On 31 December 2020, the Indian Army appointed Major General Gautam Chauhan as the first head of its newly created human rights Additional Directorate General. Chauhan will function as Additional Director General under the Vice Chief of Army Staff. The Army has a stellar record in upholding human rights, and with this appointment, it is reiterating its commitment to bring in transparency and a more focussed approach towards investigating cases of human rights violation.
An Indian Police Service (IPS) officer of SSP/SP rank will also serve on deputation with the additional directorate.
In a related development, on 1 January 2021, the Army set up a feedback and grievance helpline number – 9484101010 – in the Kashmir Valley under the 15 Corps. It is presumed that it will allow people to report cases of human rights violation.
The detailed charter, organisation and functions of the Additional Directorate General (Human Rights) have not yet been spelt out. This will be the real challenge because the existing system of investigation and disciplinary action with respect to human rights violations suffers from serious flaws that have put a question mark over its credibility.
The existing system
Any army that adopts a laissez faire approach towards human rights violation in counter insurgencies does so at its own peril and invariably comes to grief. The defeat of US and Pakistan militaries in Vietnam and East Pakistan are classic examples.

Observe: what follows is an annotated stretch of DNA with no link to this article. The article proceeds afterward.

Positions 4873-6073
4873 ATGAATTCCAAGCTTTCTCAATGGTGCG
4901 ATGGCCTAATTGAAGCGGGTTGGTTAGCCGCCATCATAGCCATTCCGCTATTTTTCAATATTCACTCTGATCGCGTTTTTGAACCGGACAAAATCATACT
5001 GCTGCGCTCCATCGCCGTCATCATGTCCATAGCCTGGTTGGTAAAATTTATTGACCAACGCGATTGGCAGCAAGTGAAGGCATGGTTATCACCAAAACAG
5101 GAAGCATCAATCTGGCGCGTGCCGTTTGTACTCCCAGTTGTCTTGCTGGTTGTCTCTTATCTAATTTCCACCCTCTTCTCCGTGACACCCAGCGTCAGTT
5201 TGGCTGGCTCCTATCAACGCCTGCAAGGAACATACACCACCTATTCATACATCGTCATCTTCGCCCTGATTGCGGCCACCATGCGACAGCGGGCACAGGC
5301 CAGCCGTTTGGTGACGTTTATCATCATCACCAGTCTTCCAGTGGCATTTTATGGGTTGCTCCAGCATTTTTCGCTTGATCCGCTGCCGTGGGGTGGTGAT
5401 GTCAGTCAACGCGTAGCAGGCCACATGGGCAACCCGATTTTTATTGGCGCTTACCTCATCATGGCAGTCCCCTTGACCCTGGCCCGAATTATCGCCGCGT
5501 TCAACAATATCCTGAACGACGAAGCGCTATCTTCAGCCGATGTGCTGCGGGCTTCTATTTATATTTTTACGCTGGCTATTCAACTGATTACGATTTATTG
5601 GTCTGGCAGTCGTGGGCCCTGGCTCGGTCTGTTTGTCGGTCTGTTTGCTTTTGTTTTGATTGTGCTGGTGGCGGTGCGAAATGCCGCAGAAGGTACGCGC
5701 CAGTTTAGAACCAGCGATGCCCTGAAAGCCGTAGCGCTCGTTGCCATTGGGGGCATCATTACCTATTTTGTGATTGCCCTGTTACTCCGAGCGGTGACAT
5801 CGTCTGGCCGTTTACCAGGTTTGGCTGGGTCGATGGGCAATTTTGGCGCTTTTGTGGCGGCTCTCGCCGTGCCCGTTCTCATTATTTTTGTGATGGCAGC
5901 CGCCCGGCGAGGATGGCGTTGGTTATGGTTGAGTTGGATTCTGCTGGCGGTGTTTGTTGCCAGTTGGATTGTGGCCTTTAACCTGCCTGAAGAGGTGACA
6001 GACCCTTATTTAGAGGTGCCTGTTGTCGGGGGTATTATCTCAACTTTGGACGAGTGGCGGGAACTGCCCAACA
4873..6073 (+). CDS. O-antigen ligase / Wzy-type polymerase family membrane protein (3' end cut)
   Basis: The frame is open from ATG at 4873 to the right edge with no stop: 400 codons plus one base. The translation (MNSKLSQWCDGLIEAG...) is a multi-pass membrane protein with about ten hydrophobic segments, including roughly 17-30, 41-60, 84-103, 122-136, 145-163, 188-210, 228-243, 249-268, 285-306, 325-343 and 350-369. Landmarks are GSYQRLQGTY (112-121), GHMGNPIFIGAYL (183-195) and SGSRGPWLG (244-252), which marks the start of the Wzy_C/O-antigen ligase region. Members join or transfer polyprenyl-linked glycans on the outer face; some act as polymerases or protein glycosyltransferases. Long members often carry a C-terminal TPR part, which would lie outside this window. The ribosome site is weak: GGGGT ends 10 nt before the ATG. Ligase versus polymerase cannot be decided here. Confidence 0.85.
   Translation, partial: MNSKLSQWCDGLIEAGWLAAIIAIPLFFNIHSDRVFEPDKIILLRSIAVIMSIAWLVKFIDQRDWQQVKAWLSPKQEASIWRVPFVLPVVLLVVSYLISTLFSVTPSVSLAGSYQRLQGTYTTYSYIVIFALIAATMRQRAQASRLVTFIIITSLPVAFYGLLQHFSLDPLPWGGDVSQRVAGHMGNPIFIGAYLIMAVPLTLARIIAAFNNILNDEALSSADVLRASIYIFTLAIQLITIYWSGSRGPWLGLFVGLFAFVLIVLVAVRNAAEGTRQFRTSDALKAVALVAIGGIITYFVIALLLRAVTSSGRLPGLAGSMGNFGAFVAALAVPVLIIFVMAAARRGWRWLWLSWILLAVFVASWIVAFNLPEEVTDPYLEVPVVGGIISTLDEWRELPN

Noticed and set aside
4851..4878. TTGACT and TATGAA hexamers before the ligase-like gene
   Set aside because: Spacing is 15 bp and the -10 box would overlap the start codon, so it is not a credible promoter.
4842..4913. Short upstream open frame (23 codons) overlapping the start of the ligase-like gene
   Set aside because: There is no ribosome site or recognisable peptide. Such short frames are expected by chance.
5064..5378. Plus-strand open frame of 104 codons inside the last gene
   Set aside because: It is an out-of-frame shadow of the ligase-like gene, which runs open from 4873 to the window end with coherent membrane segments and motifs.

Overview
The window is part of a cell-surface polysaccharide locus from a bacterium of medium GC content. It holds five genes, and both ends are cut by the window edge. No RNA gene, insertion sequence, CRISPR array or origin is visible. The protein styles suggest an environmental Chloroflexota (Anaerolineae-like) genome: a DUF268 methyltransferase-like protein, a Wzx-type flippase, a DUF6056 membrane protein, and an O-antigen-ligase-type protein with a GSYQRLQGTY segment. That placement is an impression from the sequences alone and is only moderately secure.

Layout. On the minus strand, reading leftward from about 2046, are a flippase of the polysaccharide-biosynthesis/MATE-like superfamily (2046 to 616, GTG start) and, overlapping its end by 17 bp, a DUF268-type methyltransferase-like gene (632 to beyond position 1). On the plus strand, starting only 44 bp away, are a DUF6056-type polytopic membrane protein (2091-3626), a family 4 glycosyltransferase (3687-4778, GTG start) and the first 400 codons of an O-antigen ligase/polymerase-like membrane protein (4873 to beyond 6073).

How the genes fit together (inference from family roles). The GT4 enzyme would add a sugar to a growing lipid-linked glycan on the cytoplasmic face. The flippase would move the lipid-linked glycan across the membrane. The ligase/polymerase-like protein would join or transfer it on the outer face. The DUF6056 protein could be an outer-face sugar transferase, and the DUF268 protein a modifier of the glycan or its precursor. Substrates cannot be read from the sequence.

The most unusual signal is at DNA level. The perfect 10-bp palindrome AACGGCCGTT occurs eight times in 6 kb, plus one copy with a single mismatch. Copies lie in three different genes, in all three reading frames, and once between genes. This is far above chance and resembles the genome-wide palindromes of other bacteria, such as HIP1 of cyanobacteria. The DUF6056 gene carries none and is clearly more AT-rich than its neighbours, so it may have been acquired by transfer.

The Indian Army doctrinally, and based on its 65 years of experience of fighting insurgencies in the northeast, Punjab and Jammu and Kashmir, is committed to upholding human rights and conducting people-friendly operations against the terrorists. Even while conducting counter-terrorist operations, it adheres to the law of the land and international conventions. It understands that in an insurgency, the people are the centre of gravity. Nothing alienates them more than human rights violations, which bring the Army down to the level of terrorists. What, then, is the problem? Why is there a question mark on the stellar reputation of the Army with respect to upholding human rights.
The Army has elaborate rules, regulations and laws, supported by command guidance to deal with human rights violations. It is the relative failure to enforce these and the systemic collapse of checks and balances that result in indiscipline and extreme violations.
This is due to a convoluted sense of nationalism since 2014, safeguarding honour/reputation or notching it up through successes/awards, and for the sake of “soldiers’ morale”. The desire to protect unit/regiment/formation/personal reputation leads to cover-up/condoning of violations. Conversely, the zeal to notch up the same through successes and decorations leads to rogue actions. With respect to Jammu and Kashmir, due to religious factor, neo nationalism makes no distinction between terrorists and protesting masses. This thinking seems to have creeped into the Army. Rogue actions have been lauded and awarded. The pattern is predictable to a fault — denial, obfuscation, delay, opacity of investigations and shelter of the Armed Forces Special Powers Act (AFSPA). Internal corrective mechanisms have been diluted to the point of becoming dysfunctional.